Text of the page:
Writer: Tennessee Williams
Director: Jack Silver
Reviewer: Heather Deacon
There are few writers who can have their work performed 50 years later and have it still feel as fresh as a G&T on a warm day, and even those need a brave and experimental hand behind them. Jack Silver not-quite directing Confessional by Tennessee Williams is surely the best example of this around. It’salmost like nothing has changed, especially in rural seaside English towns.
First, one must mention the set, without which the play wouldn’t feel as authentic. Justin Williams, the designer, has recreated, almost exactly, that singular local pub by the sea that, if you dare visit, you are dolefully uncomfortable in as it becomes ever more apparent you don’t belong… a place where the performers can rule the roost as they portray the resident drunks who bray their stories and are faithfully listened to. It’s intricate, with a mismatch of rickety chairs, chalkboards, flyers of the local fair bluetacked to the wall, a slightly sticky bar and dingy lighting by Jack Weir. The perfect setting for a play that immerses you so much you don’t mind an actor taking a swig of your red wine… even if that is perhaps something that would never be permitted in real life Southend, where the play is set.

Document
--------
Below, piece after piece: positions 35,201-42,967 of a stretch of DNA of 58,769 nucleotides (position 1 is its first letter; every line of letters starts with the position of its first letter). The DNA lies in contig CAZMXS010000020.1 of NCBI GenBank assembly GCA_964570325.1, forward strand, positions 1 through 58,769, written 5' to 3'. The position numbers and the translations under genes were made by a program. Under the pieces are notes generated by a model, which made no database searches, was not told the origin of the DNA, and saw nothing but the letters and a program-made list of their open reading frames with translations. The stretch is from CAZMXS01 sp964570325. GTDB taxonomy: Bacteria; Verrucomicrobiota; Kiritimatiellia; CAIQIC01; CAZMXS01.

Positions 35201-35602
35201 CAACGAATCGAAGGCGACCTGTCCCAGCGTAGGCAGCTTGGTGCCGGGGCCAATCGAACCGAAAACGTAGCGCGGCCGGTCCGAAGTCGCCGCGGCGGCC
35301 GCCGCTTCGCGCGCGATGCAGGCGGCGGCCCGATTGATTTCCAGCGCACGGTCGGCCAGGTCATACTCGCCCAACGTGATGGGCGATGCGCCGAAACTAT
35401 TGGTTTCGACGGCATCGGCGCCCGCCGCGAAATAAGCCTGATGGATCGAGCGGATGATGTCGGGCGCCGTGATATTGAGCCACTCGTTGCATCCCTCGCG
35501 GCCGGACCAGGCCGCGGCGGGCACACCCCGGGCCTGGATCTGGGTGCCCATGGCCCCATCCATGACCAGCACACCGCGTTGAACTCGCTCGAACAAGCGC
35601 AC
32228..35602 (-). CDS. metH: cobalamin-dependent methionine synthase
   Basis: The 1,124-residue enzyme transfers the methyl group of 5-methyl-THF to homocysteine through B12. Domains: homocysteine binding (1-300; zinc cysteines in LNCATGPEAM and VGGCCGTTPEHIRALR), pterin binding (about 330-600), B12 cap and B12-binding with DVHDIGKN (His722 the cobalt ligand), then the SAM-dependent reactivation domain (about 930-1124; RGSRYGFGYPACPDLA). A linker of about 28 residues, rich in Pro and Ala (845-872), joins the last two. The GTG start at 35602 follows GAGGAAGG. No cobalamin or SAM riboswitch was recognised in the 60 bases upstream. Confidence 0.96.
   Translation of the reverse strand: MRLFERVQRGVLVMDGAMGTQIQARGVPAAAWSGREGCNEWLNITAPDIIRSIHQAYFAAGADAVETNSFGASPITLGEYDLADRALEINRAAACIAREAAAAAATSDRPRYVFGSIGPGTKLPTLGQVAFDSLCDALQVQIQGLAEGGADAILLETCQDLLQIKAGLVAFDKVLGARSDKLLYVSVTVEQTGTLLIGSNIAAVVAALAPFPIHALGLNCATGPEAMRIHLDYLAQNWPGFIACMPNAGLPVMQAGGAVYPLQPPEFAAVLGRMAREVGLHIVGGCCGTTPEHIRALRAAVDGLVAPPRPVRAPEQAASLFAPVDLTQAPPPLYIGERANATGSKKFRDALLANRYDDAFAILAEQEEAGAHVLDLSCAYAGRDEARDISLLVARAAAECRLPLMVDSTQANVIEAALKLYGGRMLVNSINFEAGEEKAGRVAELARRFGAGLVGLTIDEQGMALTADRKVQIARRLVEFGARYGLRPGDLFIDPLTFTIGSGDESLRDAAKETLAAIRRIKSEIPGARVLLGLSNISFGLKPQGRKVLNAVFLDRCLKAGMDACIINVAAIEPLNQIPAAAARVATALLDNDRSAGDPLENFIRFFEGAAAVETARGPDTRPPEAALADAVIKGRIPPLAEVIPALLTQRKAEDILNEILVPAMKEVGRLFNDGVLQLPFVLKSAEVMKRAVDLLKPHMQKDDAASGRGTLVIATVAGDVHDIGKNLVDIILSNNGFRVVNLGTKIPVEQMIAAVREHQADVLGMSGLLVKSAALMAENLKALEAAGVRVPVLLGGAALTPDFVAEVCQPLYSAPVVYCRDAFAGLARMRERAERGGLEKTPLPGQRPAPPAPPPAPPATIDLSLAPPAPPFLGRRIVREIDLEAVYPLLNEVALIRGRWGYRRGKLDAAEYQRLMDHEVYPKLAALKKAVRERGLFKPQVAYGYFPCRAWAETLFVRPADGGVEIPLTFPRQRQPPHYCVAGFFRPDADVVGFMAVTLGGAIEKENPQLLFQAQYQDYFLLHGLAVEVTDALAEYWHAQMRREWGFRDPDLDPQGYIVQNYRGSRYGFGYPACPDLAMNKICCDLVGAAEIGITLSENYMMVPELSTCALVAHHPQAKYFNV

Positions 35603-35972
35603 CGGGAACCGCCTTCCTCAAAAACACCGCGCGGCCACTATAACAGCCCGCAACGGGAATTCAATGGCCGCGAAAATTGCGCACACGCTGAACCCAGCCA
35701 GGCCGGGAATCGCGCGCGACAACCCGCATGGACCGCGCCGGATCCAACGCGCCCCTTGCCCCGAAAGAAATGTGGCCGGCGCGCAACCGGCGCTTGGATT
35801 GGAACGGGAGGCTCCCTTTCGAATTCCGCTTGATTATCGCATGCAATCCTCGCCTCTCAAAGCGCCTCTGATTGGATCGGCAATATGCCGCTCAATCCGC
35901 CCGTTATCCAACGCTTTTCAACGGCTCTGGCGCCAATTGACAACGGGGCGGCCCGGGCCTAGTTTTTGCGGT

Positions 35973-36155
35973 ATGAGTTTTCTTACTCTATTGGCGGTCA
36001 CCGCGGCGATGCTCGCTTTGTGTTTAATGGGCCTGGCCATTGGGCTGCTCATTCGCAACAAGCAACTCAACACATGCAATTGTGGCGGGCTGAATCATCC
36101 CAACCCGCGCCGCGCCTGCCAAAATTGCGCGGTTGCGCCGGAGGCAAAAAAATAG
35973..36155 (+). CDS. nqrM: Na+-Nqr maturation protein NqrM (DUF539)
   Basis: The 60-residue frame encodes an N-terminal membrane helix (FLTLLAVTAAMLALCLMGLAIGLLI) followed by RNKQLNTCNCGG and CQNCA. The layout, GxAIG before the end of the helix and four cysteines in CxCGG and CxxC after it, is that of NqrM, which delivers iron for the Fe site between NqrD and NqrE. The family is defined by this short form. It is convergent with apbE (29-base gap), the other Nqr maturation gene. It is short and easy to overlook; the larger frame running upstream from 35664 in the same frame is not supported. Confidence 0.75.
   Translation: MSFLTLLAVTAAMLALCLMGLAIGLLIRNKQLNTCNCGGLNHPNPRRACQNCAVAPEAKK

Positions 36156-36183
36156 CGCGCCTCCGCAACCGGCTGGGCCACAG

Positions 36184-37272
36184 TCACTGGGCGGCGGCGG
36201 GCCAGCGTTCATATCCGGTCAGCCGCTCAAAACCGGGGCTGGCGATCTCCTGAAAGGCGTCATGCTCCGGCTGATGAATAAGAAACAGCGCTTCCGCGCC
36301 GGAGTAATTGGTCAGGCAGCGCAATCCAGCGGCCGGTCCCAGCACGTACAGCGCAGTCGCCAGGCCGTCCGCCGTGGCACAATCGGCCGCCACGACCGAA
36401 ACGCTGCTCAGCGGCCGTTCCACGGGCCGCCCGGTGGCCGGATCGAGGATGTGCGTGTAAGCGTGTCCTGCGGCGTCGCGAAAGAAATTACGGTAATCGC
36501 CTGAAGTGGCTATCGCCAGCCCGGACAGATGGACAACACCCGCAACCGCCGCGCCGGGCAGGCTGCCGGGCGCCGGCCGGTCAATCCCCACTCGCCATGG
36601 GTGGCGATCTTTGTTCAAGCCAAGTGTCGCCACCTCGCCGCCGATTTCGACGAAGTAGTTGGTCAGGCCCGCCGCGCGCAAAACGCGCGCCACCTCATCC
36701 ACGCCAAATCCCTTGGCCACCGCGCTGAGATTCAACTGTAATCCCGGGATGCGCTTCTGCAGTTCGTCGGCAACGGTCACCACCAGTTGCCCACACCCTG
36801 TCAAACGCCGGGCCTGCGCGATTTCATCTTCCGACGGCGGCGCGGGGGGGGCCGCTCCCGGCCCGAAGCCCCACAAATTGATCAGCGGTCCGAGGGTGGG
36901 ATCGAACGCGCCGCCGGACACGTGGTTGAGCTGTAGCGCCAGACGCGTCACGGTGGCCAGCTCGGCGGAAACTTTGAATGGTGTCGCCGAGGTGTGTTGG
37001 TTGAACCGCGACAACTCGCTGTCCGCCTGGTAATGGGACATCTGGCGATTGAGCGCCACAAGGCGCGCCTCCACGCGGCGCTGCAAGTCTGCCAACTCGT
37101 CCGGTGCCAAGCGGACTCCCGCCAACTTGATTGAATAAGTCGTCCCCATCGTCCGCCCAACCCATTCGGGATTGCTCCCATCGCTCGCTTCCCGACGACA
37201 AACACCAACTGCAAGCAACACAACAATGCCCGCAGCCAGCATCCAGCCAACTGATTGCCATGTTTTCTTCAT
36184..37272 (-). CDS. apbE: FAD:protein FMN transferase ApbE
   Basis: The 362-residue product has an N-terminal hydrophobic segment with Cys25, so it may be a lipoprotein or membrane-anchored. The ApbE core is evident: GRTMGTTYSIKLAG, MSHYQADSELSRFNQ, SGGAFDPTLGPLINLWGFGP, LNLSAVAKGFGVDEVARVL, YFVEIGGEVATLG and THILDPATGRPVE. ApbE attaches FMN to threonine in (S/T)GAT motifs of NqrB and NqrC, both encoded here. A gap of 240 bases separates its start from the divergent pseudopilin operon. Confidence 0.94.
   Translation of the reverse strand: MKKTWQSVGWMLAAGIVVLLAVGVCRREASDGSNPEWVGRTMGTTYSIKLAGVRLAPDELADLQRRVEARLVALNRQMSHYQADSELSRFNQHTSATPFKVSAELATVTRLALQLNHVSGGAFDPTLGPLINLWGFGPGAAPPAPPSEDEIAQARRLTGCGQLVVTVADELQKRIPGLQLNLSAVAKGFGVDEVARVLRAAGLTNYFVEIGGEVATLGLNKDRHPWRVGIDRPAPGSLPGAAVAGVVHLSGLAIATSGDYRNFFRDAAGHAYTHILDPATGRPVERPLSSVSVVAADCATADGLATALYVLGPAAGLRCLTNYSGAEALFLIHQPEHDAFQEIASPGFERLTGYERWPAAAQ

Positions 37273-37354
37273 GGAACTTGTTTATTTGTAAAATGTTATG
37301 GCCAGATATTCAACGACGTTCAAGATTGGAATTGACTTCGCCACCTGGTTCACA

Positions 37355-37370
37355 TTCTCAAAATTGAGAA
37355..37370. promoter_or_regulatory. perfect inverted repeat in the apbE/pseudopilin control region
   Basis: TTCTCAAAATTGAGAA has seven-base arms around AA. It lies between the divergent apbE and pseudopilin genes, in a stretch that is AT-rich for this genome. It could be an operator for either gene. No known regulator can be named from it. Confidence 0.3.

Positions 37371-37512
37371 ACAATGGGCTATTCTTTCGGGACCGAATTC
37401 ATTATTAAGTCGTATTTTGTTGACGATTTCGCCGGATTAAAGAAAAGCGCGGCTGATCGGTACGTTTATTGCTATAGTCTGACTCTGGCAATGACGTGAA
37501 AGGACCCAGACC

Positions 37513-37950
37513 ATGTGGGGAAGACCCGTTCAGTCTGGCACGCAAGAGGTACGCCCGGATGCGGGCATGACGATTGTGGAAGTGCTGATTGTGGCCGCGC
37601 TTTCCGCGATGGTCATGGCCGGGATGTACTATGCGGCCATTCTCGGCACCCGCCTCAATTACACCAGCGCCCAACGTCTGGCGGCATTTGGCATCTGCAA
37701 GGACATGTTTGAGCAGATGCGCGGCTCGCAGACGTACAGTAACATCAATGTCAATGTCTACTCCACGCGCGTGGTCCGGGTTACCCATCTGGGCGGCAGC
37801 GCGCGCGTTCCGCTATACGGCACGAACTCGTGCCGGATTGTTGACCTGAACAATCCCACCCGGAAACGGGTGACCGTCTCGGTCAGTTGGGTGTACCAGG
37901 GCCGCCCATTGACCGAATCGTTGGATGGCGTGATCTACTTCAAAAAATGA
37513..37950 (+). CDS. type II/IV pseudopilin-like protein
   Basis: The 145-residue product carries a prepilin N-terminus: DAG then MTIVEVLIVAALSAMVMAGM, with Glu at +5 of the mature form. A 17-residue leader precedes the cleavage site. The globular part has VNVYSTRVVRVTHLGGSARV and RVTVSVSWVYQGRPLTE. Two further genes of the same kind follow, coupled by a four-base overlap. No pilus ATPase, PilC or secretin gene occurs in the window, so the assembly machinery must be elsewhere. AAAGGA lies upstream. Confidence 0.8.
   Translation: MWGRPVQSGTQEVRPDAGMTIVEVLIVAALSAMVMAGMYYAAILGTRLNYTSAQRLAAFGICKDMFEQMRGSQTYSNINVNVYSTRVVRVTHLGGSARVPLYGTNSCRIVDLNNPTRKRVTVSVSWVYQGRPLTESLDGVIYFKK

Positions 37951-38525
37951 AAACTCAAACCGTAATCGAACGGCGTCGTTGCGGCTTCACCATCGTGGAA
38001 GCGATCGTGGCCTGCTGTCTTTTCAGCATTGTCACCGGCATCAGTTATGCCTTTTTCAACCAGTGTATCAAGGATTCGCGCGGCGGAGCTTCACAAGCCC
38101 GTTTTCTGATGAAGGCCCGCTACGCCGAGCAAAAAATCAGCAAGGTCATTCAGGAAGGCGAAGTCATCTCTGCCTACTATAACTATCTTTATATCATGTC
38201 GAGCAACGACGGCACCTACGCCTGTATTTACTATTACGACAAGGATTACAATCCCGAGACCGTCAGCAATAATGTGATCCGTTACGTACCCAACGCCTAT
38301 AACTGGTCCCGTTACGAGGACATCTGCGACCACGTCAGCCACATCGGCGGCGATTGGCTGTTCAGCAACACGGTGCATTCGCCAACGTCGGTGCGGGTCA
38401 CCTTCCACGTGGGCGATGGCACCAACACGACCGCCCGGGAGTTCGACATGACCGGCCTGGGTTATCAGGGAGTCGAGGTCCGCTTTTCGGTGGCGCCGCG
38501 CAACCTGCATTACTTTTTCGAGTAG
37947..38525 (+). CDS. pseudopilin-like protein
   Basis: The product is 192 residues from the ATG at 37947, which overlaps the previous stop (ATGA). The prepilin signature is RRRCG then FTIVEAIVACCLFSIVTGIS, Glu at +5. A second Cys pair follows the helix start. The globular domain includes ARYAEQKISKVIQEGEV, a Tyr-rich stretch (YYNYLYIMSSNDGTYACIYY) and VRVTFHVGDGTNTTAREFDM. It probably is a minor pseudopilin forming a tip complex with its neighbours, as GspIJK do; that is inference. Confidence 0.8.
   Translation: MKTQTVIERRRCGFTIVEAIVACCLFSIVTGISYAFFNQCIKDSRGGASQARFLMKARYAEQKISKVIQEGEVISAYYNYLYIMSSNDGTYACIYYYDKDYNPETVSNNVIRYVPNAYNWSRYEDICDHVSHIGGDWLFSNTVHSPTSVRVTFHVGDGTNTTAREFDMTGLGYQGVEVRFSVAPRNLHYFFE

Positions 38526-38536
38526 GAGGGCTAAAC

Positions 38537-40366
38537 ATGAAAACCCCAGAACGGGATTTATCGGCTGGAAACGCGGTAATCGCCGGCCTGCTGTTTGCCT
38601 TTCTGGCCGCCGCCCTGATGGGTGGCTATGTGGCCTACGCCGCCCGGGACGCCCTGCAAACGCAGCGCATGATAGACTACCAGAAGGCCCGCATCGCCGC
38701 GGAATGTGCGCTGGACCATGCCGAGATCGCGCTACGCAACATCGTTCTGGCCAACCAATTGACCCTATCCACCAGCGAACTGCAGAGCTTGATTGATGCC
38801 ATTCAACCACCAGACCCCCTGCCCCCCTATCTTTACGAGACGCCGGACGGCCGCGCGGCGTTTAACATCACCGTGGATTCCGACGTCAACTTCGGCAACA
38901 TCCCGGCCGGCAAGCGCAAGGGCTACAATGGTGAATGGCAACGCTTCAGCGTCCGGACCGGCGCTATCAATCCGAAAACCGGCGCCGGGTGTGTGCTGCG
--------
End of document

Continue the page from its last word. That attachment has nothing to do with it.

Not feeling staged is the point of the piece, as it turns out (you receive your explanatory programme as you leave) it’s entirely improvised, apart from the unaltered words of Williams. This works beautifully with troubled Violet (Simone Somers-Yeates) and pub chef Steve (Rob Ostlere – getting the rough and slightly dirty microwave expert down to a tee) tenderly (then not so tenderly) touching while listening to Leona Dawson, played by the marvellous Lizzie Stanton, decorate the atmosphere with her poetic woe as she wrestles with the complexities and pointlessness of life and the anniversary of her gay brother’s death. Leona seems to meet everyone’s eye, a depressed but articulate inebriate with a captive audience proving that even trailer park trash can comprehend the world with grace. Sometimes it is difficult for the audience to know where to look, but wherever you look, there’s always something to take in, even if that sometimes meant you missed the central story.
Confessional is exactly that, a confessional, and quite the enlightening and genuine experience, with each night promising a different encounter due to the lack of direction, usually a bad thing but you’ll find there’s nothing “as usual” about this play. Great stuff.
Runs until 29 October 2016 | Image:Simon Annand